Slamming Milbank and Broder
The Daily Howler is essential reading for anyone who needs to be convinced of just how mind-numbingly awful the American press corps really is. In today's essay they take the Wahington Posts's Dana Milbank to task for a breathtakingly stupid but entirely typical instance of phony Both-Sides-Do-It-Ism:
The press corps’ alleged bias is constantly flogged. But often, it’s harder for people to comprehend how dumb the corps really is. How big a lightweight is the Post’s Dana Milbank? In Sunday’s Outlook section, Milbank confesses to what his headline calls a “bias for mainstream news.” The scribe’s worry? “Partisans on the left and right have formed cottage industries devoted to discrediting what they dismissively call the ‘mainstream media,’” he writes. “[T]he consequences are ominous for the country,” the troubled scribe quickly explains:
MILBANK (3/20/05): Consider a poll two weeks before the 2004 election by the University of Maryland's Program on International Policy Attitudes: The survey found that 72 percent of President Bush's supporters believed that, at the time of the U.S. invasion, Iraq had stockpiles of weapons of mass destruction or at least major illegal weapons programs. It also found that 75 percent of Bush voters believed that Iraq either gave al Qaeda “substantial support” or was directly involved in the Sept. 11, 2001, attacks. Further, majorities of Bush supporters believed that U.S. weapons inspector Charles Duelfer and the 9/11 commission backed them up on these points.
“It’s fine to argue about the merits of the Iraq war, but these views are just plain wrong,” Milbank writes. But we think you know the brain-dead rules that drive the work of Milbank’s cohort. If you say that conservatives are grossly misinformed, you must instantly say the same thing about liberals! Just like that, Milbank delivers:
MILBANK: This is not to pick on Bush followers. Many on the left harbor their own fantasies that they consider fact—about how Bush knew of 9/11 in advance, or how he was coached during one of the presidential debates via a transmitter between his shoulder blades.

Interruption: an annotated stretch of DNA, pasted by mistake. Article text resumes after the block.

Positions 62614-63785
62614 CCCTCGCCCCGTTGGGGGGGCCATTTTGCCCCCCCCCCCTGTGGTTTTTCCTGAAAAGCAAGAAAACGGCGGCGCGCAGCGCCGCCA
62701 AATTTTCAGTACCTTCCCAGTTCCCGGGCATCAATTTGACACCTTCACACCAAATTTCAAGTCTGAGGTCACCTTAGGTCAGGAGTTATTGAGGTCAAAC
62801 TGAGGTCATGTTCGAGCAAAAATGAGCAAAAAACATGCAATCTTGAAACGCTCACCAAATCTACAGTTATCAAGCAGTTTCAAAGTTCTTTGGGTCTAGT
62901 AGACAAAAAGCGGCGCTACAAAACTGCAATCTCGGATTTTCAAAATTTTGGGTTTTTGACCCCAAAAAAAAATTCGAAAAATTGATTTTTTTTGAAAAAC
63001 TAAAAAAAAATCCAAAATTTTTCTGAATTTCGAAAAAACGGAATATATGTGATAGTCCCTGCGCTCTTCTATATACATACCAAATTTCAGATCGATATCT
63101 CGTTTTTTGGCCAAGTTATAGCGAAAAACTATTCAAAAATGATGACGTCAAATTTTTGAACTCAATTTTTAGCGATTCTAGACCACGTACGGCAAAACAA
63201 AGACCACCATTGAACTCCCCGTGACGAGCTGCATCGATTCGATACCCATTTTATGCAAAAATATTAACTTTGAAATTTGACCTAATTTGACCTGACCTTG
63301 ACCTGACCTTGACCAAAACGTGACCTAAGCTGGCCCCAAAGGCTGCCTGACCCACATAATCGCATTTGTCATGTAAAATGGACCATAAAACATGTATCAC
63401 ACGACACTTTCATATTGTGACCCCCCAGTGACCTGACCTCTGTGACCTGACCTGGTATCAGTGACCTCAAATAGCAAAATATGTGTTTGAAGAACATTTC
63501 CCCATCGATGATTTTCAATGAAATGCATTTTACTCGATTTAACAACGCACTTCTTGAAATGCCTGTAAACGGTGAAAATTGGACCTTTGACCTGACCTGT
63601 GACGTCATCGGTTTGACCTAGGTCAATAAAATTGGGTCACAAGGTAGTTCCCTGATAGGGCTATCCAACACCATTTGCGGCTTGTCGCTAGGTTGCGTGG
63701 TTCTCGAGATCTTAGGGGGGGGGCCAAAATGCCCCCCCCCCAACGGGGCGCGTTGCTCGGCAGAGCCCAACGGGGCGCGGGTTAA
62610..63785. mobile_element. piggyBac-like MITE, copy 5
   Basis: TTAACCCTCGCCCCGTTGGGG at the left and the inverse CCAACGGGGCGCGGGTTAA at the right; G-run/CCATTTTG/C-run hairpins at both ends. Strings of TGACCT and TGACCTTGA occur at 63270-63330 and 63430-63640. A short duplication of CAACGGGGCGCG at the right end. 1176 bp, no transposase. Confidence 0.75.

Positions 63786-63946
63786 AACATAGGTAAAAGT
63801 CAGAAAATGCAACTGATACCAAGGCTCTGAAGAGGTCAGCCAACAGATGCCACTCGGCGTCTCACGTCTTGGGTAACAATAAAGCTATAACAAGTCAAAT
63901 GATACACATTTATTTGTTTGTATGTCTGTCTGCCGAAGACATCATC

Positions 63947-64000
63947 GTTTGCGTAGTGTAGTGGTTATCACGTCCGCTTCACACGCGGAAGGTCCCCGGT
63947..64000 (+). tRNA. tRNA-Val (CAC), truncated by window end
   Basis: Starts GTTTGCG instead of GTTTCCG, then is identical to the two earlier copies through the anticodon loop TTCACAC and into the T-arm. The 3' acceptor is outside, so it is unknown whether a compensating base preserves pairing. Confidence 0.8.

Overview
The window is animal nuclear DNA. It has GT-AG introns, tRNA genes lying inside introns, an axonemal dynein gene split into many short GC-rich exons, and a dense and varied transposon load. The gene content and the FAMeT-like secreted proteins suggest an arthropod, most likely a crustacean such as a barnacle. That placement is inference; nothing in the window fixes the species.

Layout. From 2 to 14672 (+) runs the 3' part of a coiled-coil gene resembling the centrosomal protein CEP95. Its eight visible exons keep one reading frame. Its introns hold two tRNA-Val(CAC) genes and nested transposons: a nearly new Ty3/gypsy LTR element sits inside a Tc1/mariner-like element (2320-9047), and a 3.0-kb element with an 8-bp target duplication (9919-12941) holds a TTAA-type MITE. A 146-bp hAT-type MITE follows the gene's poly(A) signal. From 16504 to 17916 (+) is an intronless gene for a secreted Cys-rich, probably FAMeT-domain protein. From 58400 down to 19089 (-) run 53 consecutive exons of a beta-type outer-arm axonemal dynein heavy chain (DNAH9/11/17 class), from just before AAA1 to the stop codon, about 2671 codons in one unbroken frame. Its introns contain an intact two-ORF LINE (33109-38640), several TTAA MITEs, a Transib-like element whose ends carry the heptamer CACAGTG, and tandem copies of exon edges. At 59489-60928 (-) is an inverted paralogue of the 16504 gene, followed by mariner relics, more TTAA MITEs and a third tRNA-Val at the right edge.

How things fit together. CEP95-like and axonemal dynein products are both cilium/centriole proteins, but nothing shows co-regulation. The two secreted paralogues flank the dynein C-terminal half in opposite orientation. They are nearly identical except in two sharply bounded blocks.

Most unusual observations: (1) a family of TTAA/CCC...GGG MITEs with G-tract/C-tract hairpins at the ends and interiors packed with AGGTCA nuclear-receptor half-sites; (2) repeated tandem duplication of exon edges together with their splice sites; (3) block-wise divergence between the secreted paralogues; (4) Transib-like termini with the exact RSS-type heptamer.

Two decades ago, the late senator-scholar Daniel Patrick Moynihan remarked that “everyone is entitled to his own opinion, but not his own facts.” Now, ideologues are claiming their own facts as well.
But how many people “on the left” believe that Bush “knew of 9/11 in advance?” Is it anything like 75 percent, the number Milbank has just cited in discussing those disinformed Bush supporters? And how many people “on the left” actually believe, as a matter of fact, that Bush was coached during that debate? In these cases, Milbank cites no polling data, because there is no poll on the face of the earth which would produce anything like the type of equivalence he so slavishly seeks here. Could liberals be as factually deluded, one fine day, as conservatives currently are? Of course they could, but that day hasn’t come. But so what? Milbank presents nonsense about Bush and 9/11 because it supports a gutless approach his flyweight cohort insists on. (Emphasis in original; See original post for links)
Exactly right. What makes this even more disturbing is that Milbank isn't a lightweight. Back when he wrote for The New Republic he was a consistently sensible commentater on political issues. Since moving to the Post, however, he has been forced to water down his writing with the sort of nonsense the Howler commented on above.
They go on to bash the always worthless David Broder for his latest bit of inanity. Go have a look!